Tip: Connectivity is key in a company’s digital ecosystem, and so it’s important to look for integrations with CMS systems and other publishing tools to make sure assets can be sourced seamlessly for content marketing purposes.
2. Sales enablement
A DAM tool won’t entirely replace a sales enablement tool, but it will accomplish a number of key functions in a way that marketing (and your sales director) will love. The single biggest shift that DAM creates for sales is that they become more self-sufficient. Instead of relying on marketing or product teams, sales utilizes DAM like an internal Google: finding the content they need to do their job easily and efficiently. The DAM functions like a member of the marketing or product team, except it’s available 24/7, it’s all-knowing, and it will never develop any opinions or get tired of requests.
Collections are a specific feature of a DAM tool that sales teams love. This is essentially a dynamic link to a unique web page consisting of any content that a sales rep wishes to add, then he or she can send that link to prospects. Every document, from the first features overview or pricing sheet, all the way to contracts and legal sheets, can be uploaded to that Collection as the central location for collaborating back and forth. Everyone involved is quite literally on the same page.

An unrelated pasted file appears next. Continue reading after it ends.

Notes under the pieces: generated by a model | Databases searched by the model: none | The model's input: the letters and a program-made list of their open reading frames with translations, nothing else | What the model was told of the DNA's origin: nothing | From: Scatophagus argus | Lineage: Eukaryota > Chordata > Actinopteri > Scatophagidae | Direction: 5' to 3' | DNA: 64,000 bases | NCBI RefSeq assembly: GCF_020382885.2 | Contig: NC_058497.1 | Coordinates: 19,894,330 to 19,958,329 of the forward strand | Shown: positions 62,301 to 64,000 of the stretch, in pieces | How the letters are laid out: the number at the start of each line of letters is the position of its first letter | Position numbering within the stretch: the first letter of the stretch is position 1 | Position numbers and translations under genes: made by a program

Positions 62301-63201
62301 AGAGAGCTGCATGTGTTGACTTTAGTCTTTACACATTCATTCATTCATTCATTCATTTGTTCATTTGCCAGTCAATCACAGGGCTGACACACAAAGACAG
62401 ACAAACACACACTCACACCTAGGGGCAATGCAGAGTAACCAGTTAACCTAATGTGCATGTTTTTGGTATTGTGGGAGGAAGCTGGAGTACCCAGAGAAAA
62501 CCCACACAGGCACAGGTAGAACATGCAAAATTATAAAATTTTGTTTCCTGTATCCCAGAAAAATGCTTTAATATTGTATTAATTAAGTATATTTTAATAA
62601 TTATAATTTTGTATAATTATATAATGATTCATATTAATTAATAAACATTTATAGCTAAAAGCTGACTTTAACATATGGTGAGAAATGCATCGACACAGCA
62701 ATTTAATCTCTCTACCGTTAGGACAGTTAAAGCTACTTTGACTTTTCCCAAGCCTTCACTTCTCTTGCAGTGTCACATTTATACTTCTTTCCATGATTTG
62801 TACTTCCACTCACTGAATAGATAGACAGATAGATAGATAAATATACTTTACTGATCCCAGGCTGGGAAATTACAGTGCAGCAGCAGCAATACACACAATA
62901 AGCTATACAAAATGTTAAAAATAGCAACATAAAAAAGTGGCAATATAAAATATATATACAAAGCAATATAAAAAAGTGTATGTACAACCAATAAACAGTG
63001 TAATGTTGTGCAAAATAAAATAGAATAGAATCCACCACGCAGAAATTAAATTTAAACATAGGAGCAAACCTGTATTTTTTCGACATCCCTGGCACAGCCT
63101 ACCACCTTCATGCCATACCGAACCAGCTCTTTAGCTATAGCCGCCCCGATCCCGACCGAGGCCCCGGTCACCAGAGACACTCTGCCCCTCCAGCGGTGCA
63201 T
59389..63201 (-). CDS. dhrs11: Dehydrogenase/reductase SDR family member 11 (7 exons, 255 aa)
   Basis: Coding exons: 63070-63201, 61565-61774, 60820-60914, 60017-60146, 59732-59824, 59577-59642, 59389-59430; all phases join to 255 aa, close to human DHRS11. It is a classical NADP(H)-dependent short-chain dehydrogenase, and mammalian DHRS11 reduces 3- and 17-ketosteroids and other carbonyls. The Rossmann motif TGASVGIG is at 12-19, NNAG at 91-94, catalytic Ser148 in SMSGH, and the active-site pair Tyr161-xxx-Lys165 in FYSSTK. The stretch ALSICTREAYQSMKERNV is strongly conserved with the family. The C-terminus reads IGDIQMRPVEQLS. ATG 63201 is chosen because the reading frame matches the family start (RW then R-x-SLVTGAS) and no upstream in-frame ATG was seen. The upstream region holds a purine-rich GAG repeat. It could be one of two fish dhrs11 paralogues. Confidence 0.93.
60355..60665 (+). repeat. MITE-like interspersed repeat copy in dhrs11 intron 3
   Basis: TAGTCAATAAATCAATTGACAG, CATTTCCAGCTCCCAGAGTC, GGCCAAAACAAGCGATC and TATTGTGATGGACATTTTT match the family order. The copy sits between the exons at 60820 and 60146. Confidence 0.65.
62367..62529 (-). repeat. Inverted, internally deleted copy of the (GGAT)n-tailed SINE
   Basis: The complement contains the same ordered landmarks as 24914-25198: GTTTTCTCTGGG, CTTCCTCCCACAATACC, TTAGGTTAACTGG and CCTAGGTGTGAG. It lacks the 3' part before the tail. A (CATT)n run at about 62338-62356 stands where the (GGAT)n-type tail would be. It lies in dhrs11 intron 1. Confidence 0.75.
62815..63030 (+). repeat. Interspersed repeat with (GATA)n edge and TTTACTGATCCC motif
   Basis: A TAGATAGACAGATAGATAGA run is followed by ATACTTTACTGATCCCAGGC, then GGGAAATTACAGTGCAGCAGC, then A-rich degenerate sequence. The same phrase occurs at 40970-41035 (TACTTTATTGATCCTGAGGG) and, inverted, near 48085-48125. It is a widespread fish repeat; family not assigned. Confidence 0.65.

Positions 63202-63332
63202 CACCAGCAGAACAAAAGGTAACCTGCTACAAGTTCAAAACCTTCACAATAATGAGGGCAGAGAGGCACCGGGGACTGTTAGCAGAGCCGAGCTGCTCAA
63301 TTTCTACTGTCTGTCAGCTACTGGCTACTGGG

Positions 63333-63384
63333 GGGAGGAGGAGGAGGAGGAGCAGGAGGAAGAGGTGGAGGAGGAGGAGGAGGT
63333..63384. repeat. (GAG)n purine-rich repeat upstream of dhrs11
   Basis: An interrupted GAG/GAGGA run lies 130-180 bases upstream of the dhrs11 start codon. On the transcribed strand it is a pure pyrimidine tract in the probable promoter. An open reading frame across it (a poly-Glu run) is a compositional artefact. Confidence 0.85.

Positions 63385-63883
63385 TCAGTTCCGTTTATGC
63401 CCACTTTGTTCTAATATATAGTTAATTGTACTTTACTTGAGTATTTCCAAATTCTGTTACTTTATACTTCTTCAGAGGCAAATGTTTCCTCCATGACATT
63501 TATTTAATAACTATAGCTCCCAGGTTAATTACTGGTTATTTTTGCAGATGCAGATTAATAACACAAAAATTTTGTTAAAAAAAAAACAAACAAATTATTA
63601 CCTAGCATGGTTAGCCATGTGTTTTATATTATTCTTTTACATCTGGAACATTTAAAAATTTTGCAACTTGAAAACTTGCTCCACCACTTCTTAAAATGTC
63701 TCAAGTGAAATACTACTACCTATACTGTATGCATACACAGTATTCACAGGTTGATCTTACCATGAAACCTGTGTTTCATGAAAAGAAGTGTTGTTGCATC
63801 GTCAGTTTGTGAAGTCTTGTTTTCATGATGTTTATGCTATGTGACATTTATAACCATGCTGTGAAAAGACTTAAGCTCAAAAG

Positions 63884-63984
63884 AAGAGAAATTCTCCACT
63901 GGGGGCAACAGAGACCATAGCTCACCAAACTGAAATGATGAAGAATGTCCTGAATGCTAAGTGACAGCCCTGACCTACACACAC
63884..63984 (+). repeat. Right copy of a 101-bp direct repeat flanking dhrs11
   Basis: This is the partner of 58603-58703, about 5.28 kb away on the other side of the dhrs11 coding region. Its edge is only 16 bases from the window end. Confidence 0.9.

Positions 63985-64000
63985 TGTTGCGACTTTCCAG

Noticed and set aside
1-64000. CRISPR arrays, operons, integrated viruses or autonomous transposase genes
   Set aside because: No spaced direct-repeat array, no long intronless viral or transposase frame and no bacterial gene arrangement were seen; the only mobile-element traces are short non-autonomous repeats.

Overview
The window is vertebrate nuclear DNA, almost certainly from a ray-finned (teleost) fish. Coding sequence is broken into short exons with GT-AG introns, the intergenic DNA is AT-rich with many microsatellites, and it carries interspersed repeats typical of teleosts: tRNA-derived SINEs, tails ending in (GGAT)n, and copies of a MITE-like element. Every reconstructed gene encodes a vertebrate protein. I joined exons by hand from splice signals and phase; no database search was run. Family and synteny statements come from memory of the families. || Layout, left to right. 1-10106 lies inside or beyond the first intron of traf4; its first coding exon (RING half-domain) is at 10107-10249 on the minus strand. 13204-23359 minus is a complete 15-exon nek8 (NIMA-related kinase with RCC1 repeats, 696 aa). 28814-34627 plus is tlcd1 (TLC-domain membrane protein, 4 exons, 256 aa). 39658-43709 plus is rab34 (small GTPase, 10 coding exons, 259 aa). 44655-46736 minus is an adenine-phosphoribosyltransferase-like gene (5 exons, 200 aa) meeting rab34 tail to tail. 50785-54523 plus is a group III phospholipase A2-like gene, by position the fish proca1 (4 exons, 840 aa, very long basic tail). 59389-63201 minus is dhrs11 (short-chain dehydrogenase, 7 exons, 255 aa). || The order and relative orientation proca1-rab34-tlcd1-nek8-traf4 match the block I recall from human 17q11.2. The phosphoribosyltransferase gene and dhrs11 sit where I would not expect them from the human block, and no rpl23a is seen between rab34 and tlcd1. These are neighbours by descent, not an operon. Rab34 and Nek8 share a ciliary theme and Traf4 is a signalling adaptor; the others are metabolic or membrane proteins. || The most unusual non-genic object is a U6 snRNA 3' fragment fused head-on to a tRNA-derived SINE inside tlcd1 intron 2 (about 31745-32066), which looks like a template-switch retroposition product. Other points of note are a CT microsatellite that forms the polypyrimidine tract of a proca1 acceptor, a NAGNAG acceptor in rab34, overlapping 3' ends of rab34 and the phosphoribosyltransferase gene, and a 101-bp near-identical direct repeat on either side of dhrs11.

Tip: Enabling sales teams through DAM is all about turning on intuitive, detailed permissions and content access. Unless you want your sales team having access to everything.
3. Partnerships and agency collaboration
In 2020, no tech company exists on an island. Technology partners, commercial partners, and marketing partners collectively form a very interconnected network for a single brand. And that brand’s identity needs to be all over that network and consistent on every single channel, elsewise you’re allowing for confusing branding and diluting the recognition you’ve worked so hard to generate.